Founded over 100 years, Blue Cross is a charity that “provides support for pet owners who cannot afford private veterinary treatment, helps to find homes for unwanted animals, and educates the public in the responsibilities of animal ownership”. They care for over 40,000 pets every year.
It was originally formed to care for working horses in London during the late 18th century, and then went on to help sick cats and dogs, horses and small animals through their 12 rehoming centres and 4 veterinary hospitals throughout the UK. The veterinary hospitals provide treatment to those pets where their owner cannot afford private veterinary treatment.
Blue Cross also gives medals to both people and animals for bravery or heroism – the medal most recently went to a Papillon Cross called ‘Lily-Rose’ who saved her owner from choking to death, and also by notifying her owner that someone in the household had had a heart attack. Back in 1941, a “Great Dane with a Great Bladder” was given the award when ‘Juliana’ urinated on a bomb dropped into a house during World War 2, and another dog called ‘Jake’ received the Blue Cross medal in 2006 after working as an explosives dog during the 2005 London Bombings.
They also operate a Pet Bereavement Support Service where pet owners who are “grieving for the loss of a pet, whether through death, parting or enforced separation” can talk to someone about how to cope with this loss – in one year over 8000 calls were made to the support line.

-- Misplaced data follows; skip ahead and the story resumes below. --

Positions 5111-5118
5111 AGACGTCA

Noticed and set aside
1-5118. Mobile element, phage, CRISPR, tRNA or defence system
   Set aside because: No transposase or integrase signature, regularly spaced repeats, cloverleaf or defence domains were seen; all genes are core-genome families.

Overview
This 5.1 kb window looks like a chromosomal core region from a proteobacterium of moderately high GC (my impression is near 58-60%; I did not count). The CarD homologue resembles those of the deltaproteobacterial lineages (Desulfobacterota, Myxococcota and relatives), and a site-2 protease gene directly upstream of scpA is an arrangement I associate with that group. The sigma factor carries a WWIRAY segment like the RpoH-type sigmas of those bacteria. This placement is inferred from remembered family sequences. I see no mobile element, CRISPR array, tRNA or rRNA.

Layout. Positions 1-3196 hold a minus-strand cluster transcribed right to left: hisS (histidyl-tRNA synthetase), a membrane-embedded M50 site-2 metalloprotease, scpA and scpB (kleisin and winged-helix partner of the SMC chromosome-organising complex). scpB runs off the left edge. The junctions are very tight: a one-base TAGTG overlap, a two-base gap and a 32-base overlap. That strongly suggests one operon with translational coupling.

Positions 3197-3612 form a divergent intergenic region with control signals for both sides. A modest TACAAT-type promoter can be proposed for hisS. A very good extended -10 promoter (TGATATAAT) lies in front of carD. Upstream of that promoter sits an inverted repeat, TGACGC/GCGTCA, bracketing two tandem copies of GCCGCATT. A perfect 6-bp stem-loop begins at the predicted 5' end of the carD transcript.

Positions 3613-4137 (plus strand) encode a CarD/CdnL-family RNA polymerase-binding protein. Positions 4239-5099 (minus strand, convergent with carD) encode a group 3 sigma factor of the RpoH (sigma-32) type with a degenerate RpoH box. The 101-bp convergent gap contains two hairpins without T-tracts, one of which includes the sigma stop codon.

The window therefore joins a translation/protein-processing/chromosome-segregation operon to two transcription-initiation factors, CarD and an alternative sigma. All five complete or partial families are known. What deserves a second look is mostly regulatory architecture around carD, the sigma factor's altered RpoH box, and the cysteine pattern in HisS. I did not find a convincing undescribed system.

On the Blue Cross website there are a number of cats, dogs, horses, rabbits, hamsters, guinea pigs and rats available for adoption.
The mission of the RSPCA is to prevent cruelty, promote kindness to and alleviate suffering of animals through a team of over 400 people who are RSPCA inspectors, animal welfare officers, and animal collection officers.
Across the UK, there are 4 animal hospitals and 5 clinics which provide veterinary treatment to those who cannot afford private veterinary care. There are also 4 wildlife centres which took in over 17,000 animals during 2019. They also provide information on what to do if someone has found injured wildlife and where to take them.
There are over 17 regional rehoming centres throughout England and Wales, where over 40,000 cats, dogs and horses were available for adoption in just one year. All animals available for adoption can be found here, and it is one of a few websites that lists reptiles and farm animals that need a new home.
As the UKs leading cat welfare charity, they rehomed over 41,000 cats last year and reunited over 2000 cats with their owners after being lost. There are 37 centres and 230 branches throughout the UK.
Cats available for adoption can be found on their website where the search criteria can be filtered if they can live with other cats or dogs, children, or if they can live indoors or outdoors.
The UK Kennel Club
The Find A Rescue section on the Kennel Club website has a search function specific to searching for rescue and rehoming centres for specific breeds of dogs. It is not regulated by the Kennel Club, so those who wish to adopt from the rehoming centres listed should still make their own enquiries about their reputability.
Volunteering and Donations
All of the organisations listed above rely on donations, memberships or volunteering to fund the rehoming or veterinary treatments. You can pass on the website to anyone who wants to help make a difference in animal welfare, even if they cannot adopt a pet themselves!